Edmonton to host national residential schools truth and reconciliation event

On January 20th in the Edmonton Journal, Willie Littlechild announced that that the TRC will be in Edmonton this March. Here is the article with a few more details.

Edmonton will host the final national event in March for the Truth and Reconciliation Commission dealing with Canada’s residential schools legacy.

The March 27-30 event, open to the public at the Shaw Conference Centre, is expected to attract up to 4,000 people a day to learn about the history of the schools, talk about their experiences and take part in cultural activities.

“It’s almost the start of reconciliation … It’s not the end of it,” commissioner Willie Littlechild told the city’s community services committee Monday.

Alberta had about 25 residential schools, more than any other province. They operated in Canada from the 1870s to 1996, Littlechild said.

There are about 12,000 survivors living in the province, the largest proportion of them in Edmonton, he said.

“It’s an opportunity to many to begin their healing journey,” said the former Conservative MP, who spent more than a decade in the residential school system.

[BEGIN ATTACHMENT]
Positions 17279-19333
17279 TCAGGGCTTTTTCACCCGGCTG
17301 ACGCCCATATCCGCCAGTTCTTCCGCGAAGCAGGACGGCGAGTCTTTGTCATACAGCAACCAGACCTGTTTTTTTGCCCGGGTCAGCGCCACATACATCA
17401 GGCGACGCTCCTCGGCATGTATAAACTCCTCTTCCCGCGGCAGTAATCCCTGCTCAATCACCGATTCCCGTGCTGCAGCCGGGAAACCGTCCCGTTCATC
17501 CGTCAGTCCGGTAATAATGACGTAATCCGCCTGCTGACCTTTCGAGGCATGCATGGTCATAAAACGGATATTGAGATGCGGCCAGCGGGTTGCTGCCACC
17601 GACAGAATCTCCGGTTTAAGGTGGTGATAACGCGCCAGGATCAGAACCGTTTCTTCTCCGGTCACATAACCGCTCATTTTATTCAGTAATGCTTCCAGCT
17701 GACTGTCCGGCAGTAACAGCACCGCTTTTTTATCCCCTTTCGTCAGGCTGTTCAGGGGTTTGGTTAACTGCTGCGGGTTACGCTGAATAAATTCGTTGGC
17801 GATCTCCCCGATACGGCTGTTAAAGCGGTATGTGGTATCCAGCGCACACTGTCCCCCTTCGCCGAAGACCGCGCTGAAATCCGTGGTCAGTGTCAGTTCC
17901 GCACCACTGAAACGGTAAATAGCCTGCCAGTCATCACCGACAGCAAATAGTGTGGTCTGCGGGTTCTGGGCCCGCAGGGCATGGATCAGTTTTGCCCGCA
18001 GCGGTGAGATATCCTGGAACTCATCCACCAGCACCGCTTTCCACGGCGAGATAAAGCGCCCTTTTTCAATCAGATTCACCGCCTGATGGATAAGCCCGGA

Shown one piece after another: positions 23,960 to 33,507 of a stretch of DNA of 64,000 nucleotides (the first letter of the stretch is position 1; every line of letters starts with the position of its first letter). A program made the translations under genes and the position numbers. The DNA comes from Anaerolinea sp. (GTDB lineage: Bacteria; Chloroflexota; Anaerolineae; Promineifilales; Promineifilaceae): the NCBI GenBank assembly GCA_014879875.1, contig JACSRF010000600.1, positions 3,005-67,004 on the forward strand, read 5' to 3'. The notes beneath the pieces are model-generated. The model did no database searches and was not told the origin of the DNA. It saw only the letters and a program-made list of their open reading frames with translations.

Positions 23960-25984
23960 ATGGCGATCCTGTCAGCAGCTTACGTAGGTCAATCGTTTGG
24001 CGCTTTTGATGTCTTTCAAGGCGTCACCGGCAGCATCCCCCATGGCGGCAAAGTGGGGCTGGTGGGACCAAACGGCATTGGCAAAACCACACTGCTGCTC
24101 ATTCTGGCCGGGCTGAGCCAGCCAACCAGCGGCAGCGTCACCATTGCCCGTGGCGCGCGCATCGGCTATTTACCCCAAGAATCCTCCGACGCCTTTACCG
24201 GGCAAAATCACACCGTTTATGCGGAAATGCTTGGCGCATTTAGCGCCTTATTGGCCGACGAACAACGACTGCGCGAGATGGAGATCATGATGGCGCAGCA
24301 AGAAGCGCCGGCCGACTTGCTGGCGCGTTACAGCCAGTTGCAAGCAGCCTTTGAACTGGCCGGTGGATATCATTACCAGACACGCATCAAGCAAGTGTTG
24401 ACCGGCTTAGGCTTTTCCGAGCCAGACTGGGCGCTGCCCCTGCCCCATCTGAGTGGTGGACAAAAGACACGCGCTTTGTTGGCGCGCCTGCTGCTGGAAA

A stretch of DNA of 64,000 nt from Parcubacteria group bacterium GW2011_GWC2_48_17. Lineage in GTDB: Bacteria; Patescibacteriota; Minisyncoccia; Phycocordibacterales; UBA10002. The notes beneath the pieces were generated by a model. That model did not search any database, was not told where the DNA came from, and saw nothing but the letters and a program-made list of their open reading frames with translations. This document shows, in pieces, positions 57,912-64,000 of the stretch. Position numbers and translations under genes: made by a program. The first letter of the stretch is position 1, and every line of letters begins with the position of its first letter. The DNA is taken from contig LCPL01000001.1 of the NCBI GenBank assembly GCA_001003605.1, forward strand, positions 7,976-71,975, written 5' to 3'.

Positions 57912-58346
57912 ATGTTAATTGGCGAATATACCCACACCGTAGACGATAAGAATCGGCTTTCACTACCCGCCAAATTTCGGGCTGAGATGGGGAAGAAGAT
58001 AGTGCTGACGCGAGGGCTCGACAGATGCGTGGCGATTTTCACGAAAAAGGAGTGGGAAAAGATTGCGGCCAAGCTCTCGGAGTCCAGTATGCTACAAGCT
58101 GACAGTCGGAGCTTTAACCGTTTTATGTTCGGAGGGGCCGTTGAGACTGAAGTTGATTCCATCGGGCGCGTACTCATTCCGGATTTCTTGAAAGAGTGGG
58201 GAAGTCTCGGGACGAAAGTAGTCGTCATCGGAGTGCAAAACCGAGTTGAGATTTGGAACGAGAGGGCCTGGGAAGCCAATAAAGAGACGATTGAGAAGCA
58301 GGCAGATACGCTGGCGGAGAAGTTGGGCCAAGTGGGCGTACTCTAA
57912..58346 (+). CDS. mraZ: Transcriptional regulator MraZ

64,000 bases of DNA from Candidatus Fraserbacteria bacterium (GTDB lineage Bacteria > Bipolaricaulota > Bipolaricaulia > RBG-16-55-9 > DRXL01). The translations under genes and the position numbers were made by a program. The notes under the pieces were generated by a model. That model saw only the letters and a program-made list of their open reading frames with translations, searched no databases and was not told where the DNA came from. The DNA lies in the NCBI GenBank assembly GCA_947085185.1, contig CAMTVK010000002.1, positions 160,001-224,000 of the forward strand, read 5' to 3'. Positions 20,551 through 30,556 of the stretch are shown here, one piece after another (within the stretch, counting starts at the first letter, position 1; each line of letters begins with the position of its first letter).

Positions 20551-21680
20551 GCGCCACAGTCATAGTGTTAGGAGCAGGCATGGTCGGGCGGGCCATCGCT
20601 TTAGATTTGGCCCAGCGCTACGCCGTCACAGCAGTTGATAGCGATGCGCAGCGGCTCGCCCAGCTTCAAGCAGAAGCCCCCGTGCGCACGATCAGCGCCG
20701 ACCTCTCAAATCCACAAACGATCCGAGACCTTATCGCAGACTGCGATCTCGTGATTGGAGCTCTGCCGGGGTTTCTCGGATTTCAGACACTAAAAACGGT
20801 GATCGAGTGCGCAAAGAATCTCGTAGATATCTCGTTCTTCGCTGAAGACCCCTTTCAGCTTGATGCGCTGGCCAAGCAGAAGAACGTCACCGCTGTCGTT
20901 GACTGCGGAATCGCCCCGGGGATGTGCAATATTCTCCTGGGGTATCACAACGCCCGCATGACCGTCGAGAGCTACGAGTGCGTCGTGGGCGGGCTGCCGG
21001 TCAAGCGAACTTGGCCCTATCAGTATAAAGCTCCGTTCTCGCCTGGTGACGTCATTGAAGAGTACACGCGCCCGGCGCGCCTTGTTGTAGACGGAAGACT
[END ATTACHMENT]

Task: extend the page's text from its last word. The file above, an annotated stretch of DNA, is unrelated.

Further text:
“Every citizen of Canada is affected by this history.”

The committee recommended Edmonton contribute $250,000 in cash and services to the event’s $2-million budget, which city council will vote on next week.

The city, which put in a bid about three years ago, was chosen as host for the Alberta national event over Calgary, Medicine Hat, Lethbridge and Grande Prairie, Littlechild said.

Mayor Don Iveson called it an “extraordinary opportunity” to hear about aboriginal history and begin the process of reconciliation.

The six other Canadian cities that hosted the previous national events contributed to their cost, he said.

“This is really a once-in-a-lifetime opportunity. It arises from some fairly horrific historical circumstances; however, this is about learning from that and where we go as a community,” he said.

“We still have a phenomenal amount of work to do. This is a step. It may be symbolic, but sometimes symbolism is very, very important.”

About 150,000 aboriginal children were sent by the federal government over decades to church-run schools, where many faced physical and sexual abuse.

A lawsuit against the federal government and churches resulted in a settlement that included payments to those affected and creation of the commission in 2008.

Its job is to hold public hearings so people can tell their stories, collect records and establish a national research centre.

gkent@edmontonjournal.com

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